S.D. It might sound glamorous but make no mistake; working on the biennale is hard work, with long hours and high stress. We are yet to work on one that hasn’t been chaotic. With so much at stake and the world watching there is huge pressure on the artists, curators, commissioner, funding agencies and technical staff to get it right. The days are long and no matter how well you think you are prepared for it there is always the unexpected. There are not many hardware stores around and they close for 3 hours every day after lunch, usually at exactly the time you need something!

As such there is a lot of socialising at the end of the day. For a lot of people the bars near the Giardini and Arsenale are a natural gathering place where a sea of black clothed people wearing the tell-tale identification lanyards around their necks spill out of the bars and onto the pavements to share stories, reconnect and unwind.

V.G. Venice can become very small very quickly and if you are wearing a lanyard or clutching a tote bag chances are that someone will spark up a conversation to see what you are working on or who you are working for.

Behind the scenes various countries set up Facebook pages for people working on the Biennale so that workers can meet up and summon that collegial atmosphere and stay connected. The Maldives pavilion always run a bar during installation and vernissage week in the lower back part of their venue and there is a fiercely contested table tennis competition between technicians on outdoor tables outside the Giardini.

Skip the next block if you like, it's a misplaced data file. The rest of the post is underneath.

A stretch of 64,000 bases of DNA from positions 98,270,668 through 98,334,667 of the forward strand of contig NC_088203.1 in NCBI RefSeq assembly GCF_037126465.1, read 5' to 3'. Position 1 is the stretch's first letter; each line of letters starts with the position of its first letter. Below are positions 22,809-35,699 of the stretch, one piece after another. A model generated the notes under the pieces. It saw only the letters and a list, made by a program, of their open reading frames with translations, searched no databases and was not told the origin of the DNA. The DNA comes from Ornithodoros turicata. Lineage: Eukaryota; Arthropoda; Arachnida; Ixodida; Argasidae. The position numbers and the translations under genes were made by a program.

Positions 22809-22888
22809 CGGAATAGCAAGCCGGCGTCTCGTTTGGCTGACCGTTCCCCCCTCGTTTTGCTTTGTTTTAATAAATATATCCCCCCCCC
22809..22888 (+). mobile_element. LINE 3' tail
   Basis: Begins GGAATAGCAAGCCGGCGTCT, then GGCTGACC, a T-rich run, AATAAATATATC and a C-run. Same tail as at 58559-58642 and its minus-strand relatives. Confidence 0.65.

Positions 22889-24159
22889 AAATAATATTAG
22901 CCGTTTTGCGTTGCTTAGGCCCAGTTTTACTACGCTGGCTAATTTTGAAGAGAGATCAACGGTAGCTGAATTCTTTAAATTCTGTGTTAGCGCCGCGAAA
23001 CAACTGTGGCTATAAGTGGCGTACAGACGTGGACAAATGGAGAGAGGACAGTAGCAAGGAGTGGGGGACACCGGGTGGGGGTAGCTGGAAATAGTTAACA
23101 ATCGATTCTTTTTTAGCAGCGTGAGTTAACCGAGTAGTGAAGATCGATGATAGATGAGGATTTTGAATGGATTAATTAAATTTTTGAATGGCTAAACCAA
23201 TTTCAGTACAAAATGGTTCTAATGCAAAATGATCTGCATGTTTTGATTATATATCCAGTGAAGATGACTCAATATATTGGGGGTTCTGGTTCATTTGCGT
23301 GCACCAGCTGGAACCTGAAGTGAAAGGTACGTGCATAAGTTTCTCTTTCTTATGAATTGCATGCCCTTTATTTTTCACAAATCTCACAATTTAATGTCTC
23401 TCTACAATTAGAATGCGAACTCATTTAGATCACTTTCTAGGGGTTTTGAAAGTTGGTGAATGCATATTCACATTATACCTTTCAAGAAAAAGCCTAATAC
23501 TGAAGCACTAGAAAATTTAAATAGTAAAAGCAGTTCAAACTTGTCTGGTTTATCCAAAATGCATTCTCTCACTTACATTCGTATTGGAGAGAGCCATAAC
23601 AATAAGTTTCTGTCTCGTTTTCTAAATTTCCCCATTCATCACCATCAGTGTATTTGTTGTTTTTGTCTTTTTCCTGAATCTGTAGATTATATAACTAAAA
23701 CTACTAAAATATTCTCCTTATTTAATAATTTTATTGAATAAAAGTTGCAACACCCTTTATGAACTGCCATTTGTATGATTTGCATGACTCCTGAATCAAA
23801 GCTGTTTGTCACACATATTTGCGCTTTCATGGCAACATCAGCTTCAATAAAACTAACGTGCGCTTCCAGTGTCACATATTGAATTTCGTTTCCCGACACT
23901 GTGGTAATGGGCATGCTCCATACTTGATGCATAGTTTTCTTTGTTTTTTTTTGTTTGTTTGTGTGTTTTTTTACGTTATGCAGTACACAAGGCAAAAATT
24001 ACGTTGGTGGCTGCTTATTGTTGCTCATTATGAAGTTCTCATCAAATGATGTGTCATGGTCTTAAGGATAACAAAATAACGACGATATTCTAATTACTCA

There are strong Anzac bonds with both countries reciprocating invites to their functions and it goes without saying that the offer is always there if either country needs a hand.

The pavilion itself becomes an unofficial embassy during the Biennale where people often just pop in to say hello and connect with other New Zealanders.

W.E. Venice can be a pretty crazy place. Can you paint us a picture of what it’s like during the Biennale?

V.G. Colourful chaos and a tale of two world’s simultaneously colliding, one as oblivious of each other.

On one hand you have a sea of tourists wearing headsets being herded around Venice’s main attractions in a semi-trance like state following their tour guides loftily hoisted colourful flags so as not to get lost. These people are trying to cram as much into a single day as possible before reboarding gigantic cruise ships and heading off. Then there are the families and couples taking gondola rides or newlyweds posing for photos in San Marco square or on the famous arched bridges.